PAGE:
A Pay to Play Wedding

Today is our 13th Anniversary!  13 years of laughter, joy, victories, heartache, despair, failures and everything in between.  Our wedding day was supposed to be the most memorable and happy day of our union together but ours had a dark cloud overhead.  Imagine that you’re not allowed to see the person you love (a child, sibling or friend) get married.  You can’t see them look at their chosen spouse and make those vows.  Now flip that around and imagine the people you love the most won’t get to share that celebratory occasion.

Why is this happening?  Because the religion you belong too dictates it.  Why would you go along with a belief that leaves your loved ones standing outside the building, while you are in an upper room getting married?  Because you sincerely believe you are doing what God wants you to do and the tremendous sacrifice you’re making, the pain in your heart and that of the people you love, is the price of the ticket into heaven with your Eternal Family.  This.  This act of denying the people closest to you the privilege of seeing you take this step in life, is considered courageous, valiant and the most morally correct act you can perform.

Scan 133490066Your mother is miles away from your wedding, keeping herself distracted by making your cake because she can barely contain the sorrow and anger, as she isn’t allowed to see her son commit himself to the love of his life, simply because she continues to stand up against men in “authority” who are hurting her younger son to control her and her husband.  That was the price of her ticket.

Your Dad is standing outside the Temple, being supportive and loving, while having small talk with people about the weather and whatever else they can discuss to avoid the elephant in the room…. “Why are you not in that building with your son?”

Barry's Family
Barry’s Family

The answer would be:  4 months prior to the wedding my parents were unofficially disfellowshipped, due to them being in a fight with local Mormon leadership (Bishop & Stake President) over my 12 year old brother getting his Eagle Scout when he turned 13.  Understand Bonnie and I were engaged for 8  months and the Mormon leadership knew it.  One could make the case that the Bishop & Stake President did this, at this time, to apply maximum pain to my parents for their unwillingness to backdown from injustice. (So much to discuss here but that’s a post for another day)  The Mormon Leadership told my parents they could attend church and take the sacrament (communion) but they couldn’t participate or talk to anyone when there because they had become “disruptive.”  Apparently standing up for yourself and your child’s innocence is enough cause for you to miss your own child’s wedding.  Ticket Stamped.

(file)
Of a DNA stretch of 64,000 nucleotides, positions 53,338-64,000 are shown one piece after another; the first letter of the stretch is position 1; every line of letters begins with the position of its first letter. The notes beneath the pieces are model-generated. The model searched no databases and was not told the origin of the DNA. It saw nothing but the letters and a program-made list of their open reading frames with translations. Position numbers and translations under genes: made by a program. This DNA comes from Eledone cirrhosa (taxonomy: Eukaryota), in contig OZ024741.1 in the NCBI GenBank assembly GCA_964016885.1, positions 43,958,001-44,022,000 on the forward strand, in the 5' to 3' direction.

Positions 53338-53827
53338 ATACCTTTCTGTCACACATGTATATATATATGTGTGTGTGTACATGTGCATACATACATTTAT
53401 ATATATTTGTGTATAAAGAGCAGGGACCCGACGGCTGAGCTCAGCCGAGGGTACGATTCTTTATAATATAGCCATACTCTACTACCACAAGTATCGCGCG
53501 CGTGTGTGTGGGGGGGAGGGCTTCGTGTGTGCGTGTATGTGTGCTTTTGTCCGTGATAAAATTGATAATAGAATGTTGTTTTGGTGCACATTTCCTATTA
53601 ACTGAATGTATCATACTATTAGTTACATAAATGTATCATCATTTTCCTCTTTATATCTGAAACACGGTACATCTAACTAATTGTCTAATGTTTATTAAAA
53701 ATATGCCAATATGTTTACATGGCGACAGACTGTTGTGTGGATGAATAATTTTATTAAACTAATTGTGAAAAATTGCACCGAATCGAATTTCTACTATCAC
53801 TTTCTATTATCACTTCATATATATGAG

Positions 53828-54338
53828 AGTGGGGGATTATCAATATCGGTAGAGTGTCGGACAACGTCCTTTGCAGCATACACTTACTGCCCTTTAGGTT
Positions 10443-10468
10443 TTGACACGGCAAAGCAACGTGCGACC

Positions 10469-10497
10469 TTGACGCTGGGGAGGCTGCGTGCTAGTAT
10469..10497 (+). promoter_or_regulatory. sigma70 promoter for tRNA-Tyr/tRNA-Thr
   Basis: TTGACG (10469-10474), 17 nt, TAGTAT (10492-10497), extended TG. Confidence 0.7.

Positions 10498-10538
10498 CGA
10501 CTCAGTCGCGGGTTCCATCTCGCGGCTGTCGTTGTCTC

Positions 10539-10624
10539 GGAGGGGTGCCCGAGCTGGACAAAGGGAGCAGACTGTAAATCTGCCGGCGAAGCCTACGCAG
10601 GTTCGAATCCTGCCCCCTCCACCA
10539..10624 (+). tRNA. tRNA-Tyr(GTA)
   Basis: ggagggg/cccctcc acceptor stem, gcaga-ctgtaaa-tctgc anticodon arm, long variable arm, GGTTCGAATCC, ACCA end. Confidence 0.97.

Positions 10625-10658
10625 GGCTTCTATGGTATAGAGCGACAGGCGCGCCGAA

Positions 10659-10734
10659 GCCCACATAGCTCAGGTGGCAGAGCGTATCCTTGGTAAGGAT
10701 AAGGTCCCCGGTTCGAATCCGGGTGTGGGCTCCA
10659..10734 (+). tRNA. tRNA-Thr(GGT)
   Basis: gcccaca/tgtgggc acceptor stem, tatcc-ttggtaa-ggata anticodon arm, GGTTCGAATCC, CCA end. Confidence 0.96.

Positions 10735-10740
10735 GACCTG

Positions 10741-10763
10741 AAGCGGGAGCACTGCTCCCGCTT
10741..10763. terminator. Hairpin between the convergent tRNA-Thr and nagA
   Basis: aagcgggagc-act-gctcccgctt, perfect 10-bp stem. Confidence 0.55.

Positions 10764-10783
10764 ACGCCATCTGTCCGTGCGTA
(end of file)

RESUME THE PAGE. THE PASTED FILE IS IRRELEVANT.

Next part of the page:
Bonnie and her Bridesmaids
Bonnie and her Bridesmaids

Your siblings were not able to attend because they were either too young and haven’t gone through the Mormon temple yet or they didn’t live up to the “standards” set by the church.  Yes, if you are a kid under the age of 18, you are never permitted to see a wedding, regardless of who’s getting married.  Even if you are 18 or older, you have to have previously gone through the temple or you are denied access.  None of Bonnie’s bridesmaids were able to see her get married, even though they were all Mormon and over the age of 18.  My older brother wasn’t able to enter the temple because he had just gone through a divorce and he hadn’t paid a “full tithe” that year (10% of your total income).  Yup, he would have to pay all the tithing owed that year for this “privilege.”  Most people know the financial stress divorce puts on individuals and the fact that the Mormon church was unbending in allowing my brother to be in my wedding is ridiculous.  The Church basically said, “Which is more important to you?  Money for food, rent and child support or pay back all the tithing you ‘owe’ so you can participate in your brother’s wedding?”  He made the right choice but that’s a decision that should never have to be made.  Ticket Please.

Barry and Meredith
Barry and Meredith

Your friends are not Mormon.  Not a single one.  They had to sit outside of the temple, along with the large majority of my family, and wish they were able to see me get married.  Imagine your best friend gets married, your the Best Man, and yet are outside the building and aren’t allowed in…..  I didn’t put my place in their shoes until this past year.  I’ve spoken with my friends and have apologized.  Their response is amazing.  They were heartbroken and wished they could have shared that life experience with me but they understood I was Mormon and that was my belief.  They accepted me, even though it caused them harm and hurt feelings.  That’s a true friend!  Love you Dobie, Ben, Meredith, Becca, Dinah and all the others who missed my wedding!

Does this sound like the desires of a loving God?  Is this the plan and wishes of a Father in Heaven?  This isn’t forgiveness.  This isn’t charity, the pure love of Christ.  These are NOT the actions of a merciful or just God who preaches about the sanctity of Family.  Where’s the mercy in denying family/friends access to a wedding?  Where’s the justice for the engaged couple who did everything their church told them to do, to be “worthy” of this moment, only to look over and see empty seats?  Where’s the condemnation for the religion that is doing this and selling it as beautiful, inspiring and correct?